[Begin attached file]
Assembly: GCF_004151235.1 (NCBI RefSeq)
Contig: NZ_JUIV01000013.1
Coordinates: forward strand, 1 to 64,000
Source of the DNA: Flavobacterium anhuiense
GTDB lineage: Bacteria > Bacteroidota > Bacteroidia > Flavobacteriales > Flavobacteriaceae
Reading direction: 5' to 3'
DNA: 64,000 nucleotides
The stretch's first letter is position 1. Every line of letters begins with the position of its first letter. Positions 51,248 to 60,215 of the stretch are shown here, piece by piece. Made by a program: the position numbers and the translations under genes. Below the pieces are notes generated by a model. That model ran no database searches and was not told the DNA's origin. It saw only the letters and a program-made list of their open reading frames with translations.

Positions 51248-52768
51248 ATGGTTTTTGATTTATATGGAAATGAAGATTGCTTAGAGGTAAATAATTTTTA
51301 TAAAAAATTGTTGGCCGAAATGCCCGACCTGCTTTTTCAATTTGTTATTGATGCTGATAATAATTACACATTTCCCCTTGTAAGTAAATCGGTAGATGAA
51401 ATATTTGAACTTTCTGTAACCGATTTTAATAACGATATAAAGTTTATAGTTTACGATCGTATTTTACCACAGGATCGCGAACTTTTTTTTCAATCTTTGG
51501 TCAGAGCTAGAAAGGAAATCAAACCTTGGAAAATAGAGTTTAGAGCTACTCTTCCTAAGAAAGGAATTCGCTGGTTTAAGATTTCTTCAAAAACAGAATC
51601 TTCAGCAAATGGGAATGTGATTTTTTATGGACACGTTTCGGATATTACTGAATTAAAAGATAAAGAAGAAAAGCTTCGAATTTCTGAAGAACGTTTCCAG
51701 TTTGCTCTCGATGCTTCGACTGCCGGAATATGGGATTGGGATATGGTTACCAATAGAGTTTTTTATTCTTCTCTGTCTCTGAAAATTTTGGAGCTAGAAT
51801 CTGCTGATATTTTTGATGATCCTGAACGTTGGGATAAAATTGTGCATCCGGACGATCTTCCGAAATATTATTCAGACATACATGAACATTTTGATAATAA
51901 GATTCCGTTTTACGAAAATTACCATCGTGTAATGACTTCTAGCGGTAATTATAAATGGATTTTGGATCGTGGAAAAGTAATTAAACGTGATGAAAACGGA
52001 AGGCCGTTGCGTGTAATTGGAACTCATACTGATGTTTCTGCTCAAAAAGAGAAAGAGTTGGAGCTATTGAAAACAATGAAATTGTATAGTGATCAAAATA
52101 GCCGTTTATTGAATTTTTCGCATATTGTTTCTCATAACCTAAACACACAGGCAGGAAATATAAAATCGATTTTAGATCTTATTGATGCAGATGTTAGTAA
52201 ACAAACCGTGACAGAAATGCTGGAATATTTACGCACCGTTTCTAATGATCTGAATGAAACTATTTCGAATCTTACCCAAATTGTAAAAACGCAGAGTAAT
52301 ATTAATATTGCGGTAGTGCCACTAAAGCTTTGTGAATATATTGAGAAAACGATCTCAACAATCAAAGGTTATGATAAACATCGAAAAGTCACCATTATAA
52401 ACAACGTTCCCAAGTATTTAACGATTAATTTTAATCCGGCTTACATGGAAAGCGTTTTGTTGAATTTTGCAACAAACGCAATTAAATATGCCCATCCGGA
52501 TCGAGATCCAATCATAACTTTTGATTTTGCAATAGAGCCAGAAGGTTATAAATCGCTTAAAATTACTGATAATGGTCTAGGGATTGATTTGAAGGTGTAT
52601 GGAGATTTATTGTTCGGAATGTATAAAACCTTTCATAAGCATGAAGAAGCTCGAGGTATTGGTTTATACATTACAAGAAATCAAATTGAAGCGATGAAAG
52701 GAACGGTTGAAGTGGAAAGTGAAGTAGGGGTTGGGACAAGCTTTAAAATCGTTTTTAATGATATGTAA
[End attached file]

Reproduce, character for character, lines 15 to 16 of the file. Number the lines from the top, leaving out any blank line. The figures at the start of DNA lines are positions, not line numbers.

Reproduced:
51701 TTTGCTCTCGATGCTTCGACTGCCGGAATATGGGATTGGGATATGGTTACCAATAGAGTTTTTTATTCTTCTCTGTCTCTGAAAATTTTGGAGCTAGAAT
51801 CTGCTGATATTTTTGATGATCCTGAACGTTGGGATAAAATTGTGCATCCGGACGATCTTCCGAAATATTATTCAGACATACATGAACATTTTGATAATAA